Silver Screen: The Internship **1/2
In the early going of The Internship, a character says to Vince Vaughn’s bloviating salesman character, “You’re just saying a lot of words really fast, but they mean nothing.” It’s a line that’s perhaps a little too on-the-nose, pulling back the curtain on Vaughn’s entire approach to comedy for the past several years. It’s also one of the very few perceptive observations in a movie so choc-a-bloc with clichés and tepid comic setpieces that it’s difficult for the audience not to stay two steps ahead of it.
The Internship is an attempt at a kind of spiritual sequel to Wedding Crashers, and it feels a lot like someone’s second wedding: It’s a little awkward, the excitement is gone, and everyone involved is looking mostly for comfort and security.
In Wedding Crashers, Vaughn and Wilson were fun-loving goofs who were given absolution for their venal sins because, hey, they’re the life of the party. Nearly a decade later, they’re getting a little old for the same freewheeling jokester routine, which is at least acknowledged in the movie’s potentially workable premise: two amiable, aging salesguys with negligible skill sets find themselves on the wrong end of the economic downturn. Their solution is to apply for a competitive internship at Google, where they will face off against the best and the brightest recruits fresh out of college.
It’s basic if effective fish-out-of-water comedy, but it takes forever to get started. A full forty minutes elapse before our beloved doofuses make their way onto the Google campus, which is presented as a paradise where everything is fun, everything is free, nobody gets hurt, and data mining is most definitely not a thing. When at last they get there, The Internship settles into its Bad News Bears/Even Older School routine and does manage to start generating some laughs. The boys hook up with a nerd crew that includes the socially inept team leader (Josh Brener), the standoffish would-be Zuckerberg (Dylan O’Brien), the outgoing but secretly insecure token girl (Tiya Sircar), and Asian stereotype (Tobit Raphael).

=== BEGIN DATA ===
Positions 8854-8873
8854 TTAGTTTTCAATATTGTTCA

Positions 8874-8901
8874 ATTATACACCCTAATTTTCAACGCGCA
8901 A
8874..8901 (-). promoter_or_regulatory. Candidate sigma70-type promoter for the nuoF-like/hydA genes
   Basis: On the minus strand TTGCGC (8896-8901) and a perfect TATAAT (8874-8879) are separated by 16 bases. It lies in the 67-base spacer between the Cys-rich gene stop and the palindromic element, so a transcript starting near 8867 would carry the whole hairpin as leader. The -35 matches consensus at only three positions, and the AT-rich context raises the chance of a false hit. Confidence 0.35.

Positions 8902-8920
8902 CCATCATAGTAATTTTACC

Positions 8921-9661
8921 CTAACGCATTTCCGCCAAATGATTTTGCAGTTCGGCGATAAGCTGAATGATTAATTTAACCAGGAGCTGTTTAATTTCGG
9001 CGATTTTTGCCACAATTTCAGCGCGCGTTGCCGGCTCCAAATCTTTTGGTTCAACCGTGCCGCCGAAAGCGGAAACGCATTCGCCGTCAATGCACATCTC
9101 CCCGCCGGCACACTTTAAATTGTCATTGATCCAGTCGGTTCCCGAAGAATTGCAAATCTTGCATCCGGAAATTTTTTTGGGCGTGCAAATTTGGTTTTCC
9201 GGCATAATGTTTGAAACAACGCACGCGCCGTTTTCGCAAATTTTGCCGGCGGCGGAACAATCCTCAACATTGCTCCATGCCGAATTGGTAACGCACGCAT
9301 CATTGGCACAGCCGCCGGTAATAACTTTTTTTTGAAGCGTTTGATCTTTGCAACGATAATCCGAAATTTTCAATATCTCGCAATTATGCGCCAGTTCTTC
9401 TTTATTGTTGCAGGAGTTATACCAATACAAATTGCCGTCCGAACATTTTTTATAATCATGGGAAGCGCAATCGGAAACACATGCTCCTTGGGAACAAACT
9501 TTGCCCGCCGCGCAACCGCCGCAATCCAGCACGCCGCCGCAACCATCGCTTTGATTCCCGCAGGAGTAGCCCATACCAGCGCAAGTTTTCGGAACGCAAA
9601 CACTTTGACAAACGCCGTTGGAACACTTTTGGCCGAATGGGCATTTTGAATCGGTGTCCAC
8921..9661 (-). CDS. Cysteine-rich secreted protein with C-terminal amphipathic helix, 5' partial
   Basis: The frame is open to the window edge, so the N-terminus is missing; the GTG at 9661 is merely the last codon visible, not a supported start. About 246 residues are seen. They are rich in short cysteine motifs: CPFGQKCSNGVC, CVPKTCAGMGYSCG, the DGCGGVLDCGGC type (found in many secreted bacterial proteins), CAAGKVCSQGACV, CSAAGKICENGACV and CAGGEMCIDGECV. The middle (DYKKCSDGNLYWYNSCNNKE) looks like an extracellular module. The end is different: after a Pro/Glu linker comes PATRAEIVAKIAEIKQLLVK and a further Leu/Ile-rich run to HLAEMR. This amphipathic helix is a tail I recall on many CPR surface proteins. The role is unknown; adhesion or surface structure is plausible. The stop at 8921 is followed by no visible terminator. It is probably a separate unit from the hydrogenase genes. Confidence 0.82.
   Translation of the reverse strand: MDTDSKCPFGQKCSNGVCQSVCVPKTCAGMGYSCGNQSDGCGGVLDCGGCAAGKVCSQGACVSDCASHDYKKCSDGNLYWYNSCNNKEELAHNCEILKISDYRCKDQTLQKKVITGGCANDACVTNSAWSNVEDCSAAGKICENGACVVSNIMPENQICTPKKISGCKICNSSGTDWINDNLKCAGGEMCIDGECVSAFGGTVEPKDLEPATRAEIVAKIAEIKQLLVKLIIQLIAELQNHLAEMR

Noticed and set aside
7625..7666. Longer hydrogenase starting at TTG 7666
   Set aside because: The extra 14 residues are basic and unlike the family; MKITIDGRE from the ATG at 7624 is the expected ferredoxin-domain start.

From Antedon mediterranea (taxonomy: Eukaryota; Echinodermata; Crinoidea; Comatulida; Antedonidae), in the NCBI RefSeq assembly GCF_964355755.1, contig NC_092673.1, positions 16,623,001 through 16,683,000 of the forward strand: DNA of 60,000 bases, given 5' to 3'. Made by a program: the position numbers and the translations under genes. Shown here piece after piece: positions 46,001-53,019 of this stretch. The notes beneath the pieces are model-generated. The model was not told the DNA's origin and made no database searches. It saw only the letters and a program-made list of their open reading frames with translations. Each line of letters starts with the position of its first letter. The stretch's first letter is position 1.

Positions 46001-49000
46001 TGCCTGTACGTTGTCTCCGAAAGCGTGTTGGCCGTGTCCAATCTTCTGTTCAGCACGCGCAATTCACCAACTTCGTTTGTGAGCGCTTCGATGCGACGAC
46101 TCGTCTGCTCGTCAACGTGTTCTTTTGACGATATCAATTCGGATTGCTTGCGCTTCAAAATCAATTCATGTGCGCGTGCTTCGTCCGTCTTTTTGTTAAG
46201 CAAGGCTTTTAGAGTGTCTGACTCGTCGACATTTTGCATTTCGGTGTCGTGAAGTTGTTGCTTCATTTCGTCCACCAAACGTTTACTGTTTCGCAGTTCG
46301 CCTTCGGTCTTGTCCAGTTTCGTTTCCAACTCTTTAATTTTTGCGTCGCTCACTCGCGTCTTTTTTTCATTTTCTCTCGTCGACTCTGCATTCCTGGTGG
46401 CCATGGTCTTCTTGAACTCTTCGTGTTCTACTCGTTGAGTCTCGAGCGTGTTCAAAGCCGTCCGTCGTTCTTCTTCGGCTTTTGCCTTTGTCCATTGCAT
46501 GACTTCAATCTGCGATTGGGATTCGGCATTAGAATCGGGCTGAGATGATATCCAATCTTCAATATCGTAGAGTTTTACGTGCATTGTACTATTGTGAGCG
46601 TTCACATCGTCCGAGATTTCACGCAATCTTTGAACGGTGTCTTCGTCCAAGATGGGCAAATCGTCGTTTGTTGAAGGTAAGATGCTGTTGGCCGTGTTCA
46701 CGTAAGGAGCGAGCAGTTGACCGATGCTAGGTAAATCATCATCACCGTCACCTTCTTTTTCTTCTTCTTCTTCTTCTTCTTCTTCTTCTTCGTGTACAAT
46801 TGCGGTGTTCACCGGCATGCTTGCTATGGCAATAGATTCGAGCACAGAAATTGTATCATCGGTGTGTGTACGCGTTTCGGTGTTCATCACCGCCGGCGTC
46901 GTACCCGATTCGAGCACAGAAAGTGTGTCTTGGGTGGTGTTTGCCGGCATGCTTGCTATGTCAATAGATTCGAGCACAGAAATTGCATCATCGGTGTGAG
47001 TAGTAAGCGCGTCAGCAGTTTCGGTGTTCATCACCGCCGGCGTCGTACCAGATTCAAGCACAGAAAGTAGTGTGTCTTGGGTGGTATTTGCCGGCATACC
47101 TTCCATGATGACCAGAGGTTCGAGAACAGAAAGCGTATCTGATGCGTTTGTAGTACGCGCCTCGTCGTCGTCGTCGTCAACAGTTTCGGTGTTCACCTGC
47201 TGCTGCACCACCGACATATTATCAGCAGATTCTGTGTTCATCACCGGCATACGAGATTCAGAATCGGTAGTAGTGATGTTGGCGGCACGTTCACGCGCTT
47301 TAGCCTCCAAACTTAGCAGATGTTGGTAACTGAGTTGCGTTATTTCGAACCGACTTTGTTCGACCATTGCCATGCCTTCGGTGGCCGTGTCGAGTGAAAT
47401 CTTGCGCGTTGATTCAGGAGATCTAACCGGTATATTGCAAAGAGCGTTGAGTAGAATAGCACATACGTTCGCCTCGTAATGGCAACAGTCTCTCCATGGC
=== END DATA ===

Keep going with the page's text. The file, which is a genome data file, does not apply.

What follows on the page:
Do these kids teach our paunchy protagonists their book-learned skills while our guys help them learn a little something about life? You bet they do. The real problem isn’t so much that their fate is never really in question, much the way you know Wilson will melt the heart of the brusque but lonely beauty (Rose Byrne) who spurns his initial advances. The problem is that they go about it in exactly the way you would expect, without a single surprising development or unexpected detour. The script is co-credited to Vaughn and Jared Stern, but it seems as though somehow the Final Draft screenplay-writing program became sentient, Skynet-style, and auto-generated a comedy.
Wilson and Vaughn are talented enough to keep the movie from ever tilting into unwatchability. There are some funny moments, but it’s the performances bolstering the material, which is a videotaped Mad Libs of pop-culture trivia. At one point, one of the nerd kids yells, “Bangarang!”, the Lost Boys’ war cry from Hook, during a Quidditch match that ends after Vaughn gives a faux-stirring speech that is actually a plot synopsis of the movie Flashdance. It’s the laziest form of using references instead of punchlines. Add that to how the movie is essentially a feature-length advertisement for Google, all the way down to the font on the poster, and it’s hard not to feel like you’ve been sold a bill of goods instead of a movie ticket.
Here’s hoping the Bing movie is better.
Follow Bryan Miller on Twitter@bmillercomedy.